Communications Manager at the Adam Smith Institute, Kate Andrews, argues that the trust between police officers and citizens is disintegrating in areas like New York City in the CityAM Forum.
The death of Eric Garner, after an incident with police officers, has become a national tragedy in the US, in part because Americans know it wasn’t isolated. The New York Daily News found that at least 179 people were killed by on-duty New York Police Department (NYPD) officers in the last 15 years. Only three deaths led to an indictment in the state court. One officer has been convicted for killing a civilian, and he didn’t serve jail time.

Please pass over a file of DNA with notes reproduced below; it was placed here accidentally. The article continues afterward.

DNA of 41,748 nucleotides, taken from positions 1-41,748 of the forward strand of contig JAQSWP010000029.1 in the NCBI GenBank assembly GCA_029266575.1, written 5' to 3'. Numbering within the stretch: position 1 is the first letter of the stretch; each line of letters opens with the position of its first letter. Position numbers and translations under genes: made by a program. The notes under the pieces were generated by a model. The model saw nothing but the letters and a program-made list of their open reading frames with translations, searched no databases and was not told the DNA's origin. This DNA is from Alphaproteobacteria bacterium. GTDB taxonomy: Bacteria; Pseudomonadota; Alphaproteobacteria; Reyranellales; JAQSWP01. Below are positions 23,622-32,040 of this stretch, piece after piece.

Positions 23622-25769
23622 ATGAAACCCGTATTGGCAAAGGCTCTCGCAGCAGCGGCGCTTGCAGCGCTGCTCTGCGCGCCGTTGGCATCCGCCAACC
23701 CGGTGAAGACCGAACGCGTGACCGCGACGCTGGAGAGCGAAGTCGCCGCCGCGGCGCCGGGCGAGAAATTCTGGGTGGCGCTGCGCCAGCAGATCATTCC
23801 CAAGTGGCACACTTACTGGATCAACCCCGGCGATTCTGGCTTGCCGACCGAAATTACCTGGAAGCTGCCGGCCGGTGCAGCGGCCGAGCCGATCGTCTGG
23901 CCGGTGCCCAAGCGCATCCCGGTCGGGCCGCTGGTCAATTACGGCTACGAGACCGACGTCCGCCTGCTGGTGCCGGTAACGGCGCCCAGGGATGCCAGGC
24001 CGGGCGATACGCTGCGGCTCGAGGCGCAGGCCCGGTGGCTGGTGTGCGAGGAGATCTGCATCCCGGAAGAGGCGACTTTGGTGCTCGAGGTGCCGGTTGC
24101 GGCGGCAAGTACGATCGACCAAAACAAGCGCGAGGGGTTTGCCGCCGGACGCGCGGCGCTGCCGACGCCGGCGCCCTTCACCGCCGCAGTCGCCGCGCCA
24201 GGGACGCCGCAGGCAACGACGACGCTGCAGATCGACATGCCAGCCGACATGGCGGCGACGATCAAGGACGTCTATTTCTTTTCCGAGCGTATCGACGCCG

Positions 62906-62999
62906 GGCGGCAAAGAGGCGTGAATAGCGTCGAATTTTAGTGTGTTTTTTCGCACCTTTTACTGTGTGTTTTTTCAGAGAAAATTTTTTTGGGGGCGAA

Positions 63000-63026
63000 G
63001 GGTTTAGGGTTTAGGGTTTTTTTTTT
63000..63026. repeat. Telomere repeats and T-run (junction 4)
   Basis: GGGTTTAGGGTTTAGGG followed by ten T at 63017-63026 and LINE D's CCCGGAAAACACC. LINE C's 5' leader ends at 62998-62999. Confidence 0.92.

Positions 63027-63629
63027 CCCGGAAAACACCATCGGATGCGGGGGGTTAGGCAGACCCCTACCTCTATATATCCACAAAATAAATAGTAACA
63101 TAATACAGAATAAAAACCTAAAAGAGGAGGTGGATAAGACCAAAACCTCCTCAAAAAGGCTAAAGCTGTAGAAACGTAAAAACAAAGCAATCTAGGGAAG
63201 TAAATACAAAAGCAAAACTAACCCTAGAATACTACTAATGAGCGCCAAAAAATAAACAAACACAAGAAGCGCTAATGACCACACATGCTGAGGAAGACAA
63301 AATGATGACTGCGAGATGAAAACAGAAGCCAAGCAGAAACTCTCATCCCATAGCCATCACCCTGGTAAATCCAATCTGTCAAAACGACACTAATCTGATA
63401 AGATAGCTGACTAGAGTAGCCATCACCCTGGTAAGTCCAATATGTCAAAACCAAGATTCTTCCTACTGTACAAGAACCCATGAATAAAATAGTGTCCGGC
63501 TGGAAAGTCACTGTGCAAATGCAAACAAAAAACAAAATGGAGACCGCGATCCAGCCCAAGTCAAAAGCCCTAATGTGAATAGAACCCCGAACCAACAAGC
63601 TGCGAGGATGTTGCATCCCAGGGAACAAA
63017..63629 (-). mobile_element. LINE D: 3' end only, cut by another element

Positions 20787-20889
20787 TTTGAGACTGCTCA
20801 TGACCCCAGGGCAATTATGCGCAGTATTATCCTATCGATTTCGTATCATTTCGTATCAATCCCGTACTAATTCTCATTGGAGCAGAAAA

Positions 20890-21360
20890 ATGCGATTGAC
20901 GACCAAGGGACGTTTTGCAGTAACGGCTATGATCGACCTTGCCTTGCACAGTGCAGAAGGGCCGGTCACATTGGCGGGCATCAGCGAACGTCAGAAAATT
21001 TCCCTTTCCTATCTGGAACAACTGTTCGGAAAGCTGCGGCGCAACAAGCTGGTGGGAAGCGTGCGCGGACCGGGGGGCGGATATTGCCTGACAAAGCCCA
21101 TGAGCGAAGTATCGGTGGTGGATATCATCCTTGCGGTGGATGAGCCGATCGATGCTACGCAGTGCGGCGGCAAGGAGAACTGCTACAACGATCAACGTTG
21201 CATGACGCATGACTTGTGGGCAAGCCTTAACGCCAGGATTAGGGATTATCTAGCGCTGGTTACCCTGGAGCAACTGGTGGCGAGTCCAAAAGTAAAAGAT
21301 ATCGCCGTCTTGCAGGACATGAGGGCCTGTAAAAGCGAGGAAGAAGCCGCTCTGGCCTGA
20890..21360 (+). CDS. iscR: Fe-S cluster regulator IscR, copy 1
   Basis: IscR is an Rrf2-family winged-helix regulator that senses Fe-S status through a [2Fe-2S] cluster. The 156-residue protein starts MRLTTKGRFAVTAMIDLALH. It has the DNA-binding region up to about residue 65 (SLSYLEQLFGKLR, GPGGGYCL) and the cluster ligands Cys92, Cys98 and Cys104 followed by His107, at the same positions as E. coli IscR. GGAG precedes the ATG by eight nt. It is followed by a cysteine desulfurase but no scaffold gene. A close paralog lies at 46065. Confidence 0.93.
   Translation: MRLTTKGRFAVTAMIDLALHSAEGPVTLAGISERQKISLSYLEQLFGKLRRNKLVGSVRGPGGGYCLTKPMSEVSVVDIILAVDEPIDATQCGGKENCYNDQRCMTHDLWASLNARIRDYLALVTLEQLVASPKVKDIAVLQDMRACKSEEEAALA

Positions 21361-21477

Currently, the national media is running almost-daily stories about policy brutality throughout the States, and the long-held view that police officers are taking advantage of their power is spreading. The shooting of two NYPD police officers over the weekend did not bring the police and protesters together in solidarity, but escalated tensions and encouraged finger pointing.
The police feel stereotyped. The public feels brutalised. Trust between law enforcement and the communities it serves is fundamentally fraying.
Read the full debate here.